By age 21, he was head chef of the country club at North Carolina's exclusive Pinehurst Resort– and that was just the beginning of a career that has spanned multiple states and numerous high profile venues: Colonial Williamsburg, catering events for heads of state at the Williamsburg Lodge and Conference Center, the Mayflower Hotel in Washington, D.C., and several years on the Outer Banks of North Carolina, where he helped open The Sanderling. Hartman– who was chef at Clifton Inn from 1992 to 1998– spent eight years at the historic Cliff House Hotel in Colorado, then taught at Cornell University's School of Hotel Administration. In 2005, Hartman took a trip back to Central Virginia to guest chef for a truffle dinner at Barboursville Vineyard restaurant Palladio, where an interaction with a guest led to his current gig at Keswick– and a chance to be closer to his grandchildren.
Since his arrival at Fossett's in late 2005, Hartman says, he has found career inspiration in a woman other than his grandmother– the one for whom Fossett's is named, Edith Fossett, chef to Thomas Jefferson at Monticello.
While the foundation of the menu is French, Hartman says his dishes are inspired by Fossett as well as "the whole impact of African American culture" on cuisine.
"I wanted that to be the heart and soul," he says, "and that's what I've brought to the table."
Fossett's Restaurant Week Bouille of Gryffon's Aerie Beef
A favorite of Thomas Jefferson (I took a few liberties with the old recipe!)
6 lbs. Gryffon's Aerie beef Brisket
2 med. Onions – large dice
2 med carrots – large dice
3 stalks celery – large dice
4 portabella's – large dice
6 plum tomatoes – large dice
1 qt. Beef Broth
Bouquet garni sprig of thyme, chives, rosemary, basil, parsley, lavender and leek leaf
Sea salt, fresh cracked black pepper
Place the Brisket in a cast iron pot, earthenware pot or a porcelain pot. Cover with the diced vegetables and broth. Add water to lightly cover the ingredients. Season with salt and pepper.
Bring to a boil and turn to a simmer. Skim off any of the brown foam, fat and any other impurity which rise to the top. Place a tight fitting cover on the pot and cook for four hours. Add the bouquet garni and cook for one more hour. Allow the entire pot to cool. Remove the brisket and cut into individual portions. Place in a glass dish with the pieces being very close together. Heat the broth and vegetables and cook at a simmer for 20 minutes. Place the vegetables and stock in a blender and puree until very smooth. Adjust the seasoning to your palette.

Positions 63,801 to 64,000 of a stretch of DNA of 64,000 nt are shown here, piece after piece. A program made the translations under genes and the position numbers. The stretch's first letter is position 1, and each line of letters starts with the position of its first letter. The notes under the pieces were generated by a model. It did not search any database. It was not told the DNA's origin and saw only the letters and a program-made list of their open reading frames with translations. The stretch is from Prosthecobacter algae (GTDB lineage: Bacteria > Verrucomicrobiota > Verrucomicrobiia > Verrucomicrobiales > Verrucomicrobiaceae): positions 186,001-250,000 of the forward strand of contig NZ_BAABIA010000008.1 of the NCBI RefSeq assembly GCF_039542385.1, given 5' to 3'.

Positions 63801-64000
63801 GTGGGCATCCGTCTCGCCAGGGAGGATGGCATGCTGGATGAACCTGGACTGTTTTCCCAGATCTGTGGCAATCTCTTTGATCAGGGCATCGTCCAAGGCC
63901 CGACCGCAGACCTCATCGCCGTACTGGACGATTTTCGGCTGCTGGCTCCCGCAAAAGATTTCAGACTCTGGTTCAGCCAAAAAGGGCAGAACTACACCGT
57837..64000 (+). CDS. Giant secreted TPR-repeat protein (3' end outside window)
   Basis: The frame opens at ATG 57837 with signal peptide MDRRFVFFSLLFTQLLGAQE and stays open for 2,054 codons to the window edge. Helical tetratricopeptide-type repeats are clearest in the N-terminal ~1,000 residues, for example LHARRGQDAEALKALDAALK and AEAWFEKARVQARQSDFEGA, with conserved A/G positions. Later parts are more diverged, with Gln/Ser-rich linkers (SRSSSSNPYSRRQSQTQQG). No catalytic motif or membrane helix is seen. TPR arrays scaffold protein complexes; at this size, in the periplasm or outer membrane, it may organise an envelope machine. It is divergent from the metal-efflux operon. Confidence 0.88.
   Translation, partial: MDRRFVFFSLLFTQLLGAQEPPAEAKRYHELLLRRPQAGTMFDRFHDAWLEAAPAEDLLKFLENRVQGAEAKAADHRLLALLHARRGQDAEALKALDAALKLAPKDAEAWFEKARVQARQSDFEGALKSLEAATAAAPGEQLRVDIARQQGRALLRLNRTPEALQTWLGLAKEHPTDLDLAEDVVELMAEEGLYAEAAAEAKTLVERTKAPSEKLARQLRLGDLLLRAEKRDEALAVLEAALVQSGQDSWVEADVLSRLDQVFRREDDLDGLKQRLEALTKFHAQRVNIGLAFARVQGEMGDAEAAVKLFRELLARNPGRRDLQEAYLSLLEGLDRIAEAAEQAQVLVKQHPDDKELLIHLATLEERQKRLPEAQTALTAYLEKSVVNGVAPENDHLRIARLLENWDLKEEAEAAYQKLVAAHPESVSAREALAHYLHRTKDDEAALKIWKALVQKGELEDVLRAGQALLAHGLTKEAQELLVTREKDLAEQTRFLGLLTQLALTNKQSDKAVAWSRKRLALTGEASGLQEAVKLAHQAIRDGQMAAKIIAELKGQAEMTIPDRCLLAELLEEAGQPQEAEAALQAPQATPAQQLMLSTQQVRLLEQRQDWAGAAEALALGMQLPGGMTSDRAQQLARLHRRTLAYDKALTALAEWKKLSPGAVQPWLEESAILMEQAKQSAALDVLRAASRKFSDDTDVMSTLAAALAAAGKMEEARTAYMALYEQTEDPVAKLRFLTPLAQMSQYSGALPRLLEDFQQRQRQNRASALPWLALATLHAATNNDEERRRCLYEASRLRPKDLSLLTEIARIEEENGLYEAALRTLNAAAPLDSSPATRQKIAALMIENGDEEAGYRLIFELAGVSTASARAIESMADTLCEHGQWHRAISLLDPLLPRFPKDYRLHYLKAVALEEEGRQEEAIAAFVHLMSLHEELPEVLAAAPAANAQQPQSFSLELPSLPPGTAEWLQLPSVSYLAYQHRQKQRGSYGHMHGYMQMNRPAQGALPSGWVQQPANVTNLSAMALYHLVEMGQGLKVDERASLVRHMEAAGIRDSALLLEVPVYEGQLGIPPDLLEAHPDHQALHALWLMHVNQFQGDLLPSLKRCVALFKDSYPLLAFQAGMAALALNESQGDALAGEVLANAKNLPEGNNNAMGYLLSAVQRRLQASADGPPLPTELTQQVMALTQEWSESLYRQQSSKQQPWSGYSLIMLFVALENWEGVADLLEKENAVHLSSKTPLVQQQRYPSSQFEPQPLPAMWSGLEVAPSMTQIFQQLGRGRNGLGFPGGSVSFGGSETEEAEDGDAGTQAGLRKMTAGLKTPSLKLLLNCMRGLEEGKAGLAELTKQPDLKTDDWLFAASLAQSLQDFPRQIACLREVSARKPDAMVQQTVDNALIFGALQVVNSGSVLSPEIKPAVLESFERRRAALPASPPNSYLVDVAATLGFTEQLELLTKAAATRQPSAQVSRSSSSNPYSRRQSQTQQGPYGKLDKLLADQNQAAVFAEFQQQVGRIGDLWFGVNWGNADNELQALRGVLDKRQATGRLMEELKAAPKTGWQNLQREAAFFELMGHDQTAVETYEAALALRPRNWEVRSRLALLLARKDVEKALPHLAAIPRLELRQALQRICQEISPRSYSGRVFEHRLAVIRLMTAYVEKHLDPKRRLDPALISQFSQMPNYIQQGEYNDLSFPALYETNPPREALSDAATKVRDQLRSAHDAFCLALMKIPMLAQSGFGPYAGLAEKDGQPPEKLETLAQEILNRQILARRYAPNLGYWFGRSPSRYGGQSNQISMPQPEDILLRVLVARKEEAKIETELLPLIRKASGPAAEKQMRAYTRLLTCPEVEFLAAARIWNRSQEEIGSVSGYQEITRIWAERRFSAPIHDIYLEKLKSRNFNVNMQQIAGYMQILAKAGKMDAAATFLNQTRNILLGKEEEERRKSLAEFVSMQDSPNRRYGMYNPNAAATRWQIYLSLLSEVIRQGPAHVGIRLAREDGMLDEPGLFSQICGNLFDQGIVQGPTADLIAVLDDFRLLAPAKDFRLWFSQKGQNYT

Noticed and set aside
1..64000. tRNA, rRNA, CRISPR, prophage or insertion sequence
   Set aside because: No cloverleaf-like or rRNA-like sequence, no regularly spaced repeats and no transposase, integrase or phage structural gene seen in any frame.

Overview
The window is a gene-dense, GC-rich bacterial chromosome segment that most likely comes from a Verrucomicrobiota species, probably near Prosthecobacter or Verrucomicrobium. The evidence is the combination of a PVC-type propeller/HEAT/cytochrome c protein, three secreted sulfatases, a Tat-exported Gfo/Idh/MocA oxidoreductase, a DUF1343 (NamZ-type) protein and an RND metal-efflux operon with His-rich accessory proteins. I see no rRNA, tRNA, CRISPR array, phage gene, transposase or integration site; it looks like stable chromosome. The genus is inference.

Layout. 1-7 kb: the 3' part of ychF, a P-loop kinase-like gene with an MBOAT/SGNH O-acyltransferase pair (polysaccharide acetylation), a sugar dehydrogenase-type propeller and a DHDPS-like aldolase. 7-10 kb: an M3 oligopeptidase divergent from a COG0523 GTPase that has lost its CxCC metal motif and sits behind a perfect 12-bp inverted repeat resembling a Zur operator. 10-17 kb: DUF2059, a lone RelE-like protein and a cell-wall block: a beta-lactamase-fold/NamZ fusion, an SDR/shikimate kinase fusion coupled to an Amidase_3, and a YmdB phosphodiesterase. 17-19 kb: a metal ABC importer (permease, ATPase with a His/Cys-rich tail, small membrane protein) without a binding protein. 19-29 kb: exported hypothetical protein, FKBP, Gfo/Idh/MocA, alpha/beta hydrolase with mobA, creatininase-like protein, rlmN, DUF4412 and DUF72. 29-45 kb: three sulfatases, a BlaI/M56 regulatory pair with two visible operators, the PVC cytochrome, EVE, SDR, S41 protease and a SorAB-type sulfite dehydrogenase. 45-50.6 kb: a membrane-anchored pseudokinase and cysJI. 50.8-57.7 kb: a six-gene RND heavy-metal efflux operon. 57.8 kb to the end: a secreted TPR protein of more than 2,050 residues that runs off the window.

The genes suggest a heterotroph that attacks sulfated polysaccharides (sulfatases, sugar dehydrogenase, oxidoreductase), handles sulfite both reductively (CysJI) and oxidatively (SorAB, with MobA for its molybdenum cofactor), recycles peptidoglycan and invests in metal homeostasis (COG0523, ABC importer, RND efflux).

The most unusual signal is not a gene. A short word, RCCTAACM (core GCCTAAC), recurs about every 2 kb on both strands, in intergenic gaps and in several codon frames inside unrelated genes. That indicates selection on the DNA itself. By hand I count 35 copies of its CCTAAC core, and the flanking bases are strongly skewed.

Pour the sauce over the portioned beef. Cover the dish and place in a 325-degree oven for 30 minutes.
Serve with noodles and the vegetables of your choice. Serves eight.
For Sean Lawford, being a restaurant owner and chef isn't just a job; it's a preferred way of life.
"My days are free, I get out and ride my bike, do whatever I want to, and then cook at night," he says. "I've always enjoyed it."
Lawford, 34, got his start in the biz as a teen while living with his family stationed on a military base in Germany. "I worked at a pizza place on base," he says. Bitten by the restaurant bug, when he moved to Charlottesville at age 16, he went to work– first at Bluebird Cafe on Main Street (the current location of fellow restaurant week-er Horse & Hound), then trained at Tim Burgess- and Vincent Derquenne-owned Metropolitain and Bizou. But after a decade working for others, Lawford says, he was ready to go out on his own.
In 2004, he opened Cassis, focusing on his preferred cuisine, "French-American casual bistro fare." This summer, he says, the restaurant introduced a "summer tapas" menu, which he describes as "lighter and more affordable."
"People are always thinking just because it looks nice inside that it's expensive," says Lawford. "That's just not the case."
Cassis Restaurant Week Steak Frites with Cabernet Glaze
16 to 24 oz of your favorite cut of beef
2 large baking potatoes
2 cups equal amount celery, onion, carrot
1/4 cup roasted garlic
5 sprigs thyme
pinch of sugar
2 cups favorite cabernet
4 cups beef or veal stock
We use a flat iron steak which is out of the shoulder and extremely tender and flavorful, but you should substitute your favorite cut of meat and grill to preferred temp. We season with just salt and pepper on our steaks. For the frites (or fries) we use a regular baking potato sliced into fries on a mandolin and rinse well with cold water to remove excess starch. For the first poaching, fry in canola oil at 325 degrees for 3 to 4 minutes then strain on paper towels. When ready to serve fry a second time at 375 degrees for 3 minutes or until desired crispness. For the cabernet glaze, caramelize vegetables in a sauce pot until nicely browned. Add wine, sugar, thyme, and roasted garlic and reduce by 2/3. Add stock and reduce until coats the back of a spoon nicely. Season with salt and pepper. Once everything is ready, plate and enjoy. Serves two.